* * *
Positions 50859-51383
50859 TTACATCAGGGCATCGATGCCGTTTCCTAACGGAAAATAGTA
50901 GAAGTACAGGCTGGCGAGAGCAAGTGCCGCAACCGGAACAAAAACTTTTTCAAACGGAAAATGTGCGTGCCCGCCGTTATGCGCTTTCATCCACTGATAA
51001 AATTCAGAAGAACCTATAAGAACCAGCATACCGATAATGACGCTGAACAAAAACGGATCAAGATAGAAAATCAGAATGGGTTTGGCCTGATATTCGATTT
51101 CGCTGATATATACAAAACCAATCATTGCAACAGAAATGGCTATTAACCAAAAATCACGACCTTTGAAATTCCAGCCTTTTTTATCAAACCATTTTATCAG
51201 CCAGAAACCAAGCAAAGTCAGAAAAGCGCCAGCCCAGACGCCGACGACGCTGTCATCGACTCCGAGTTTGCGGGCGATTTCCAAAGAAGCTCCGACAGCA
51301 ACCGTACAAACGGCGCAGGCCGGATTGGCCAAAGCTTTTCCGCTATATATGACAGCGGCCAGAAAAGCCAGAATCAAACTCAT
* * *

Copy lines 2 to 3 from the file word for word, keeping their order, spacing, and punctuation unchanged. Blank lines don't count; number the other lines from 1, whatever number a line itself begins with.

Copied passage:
50859 TTACATCAGGGCATCGATGCCGTTTCCTAACGGAAAATAGTA
50901 GAAGTACAGGCTGGCGAGAGCAAGTGCCGCAACCGGAACAAAAACTTTTTCAAACGGAAAATGTGCGTGCCCGCCGTTATGCGCTTTCATCCACTGATAA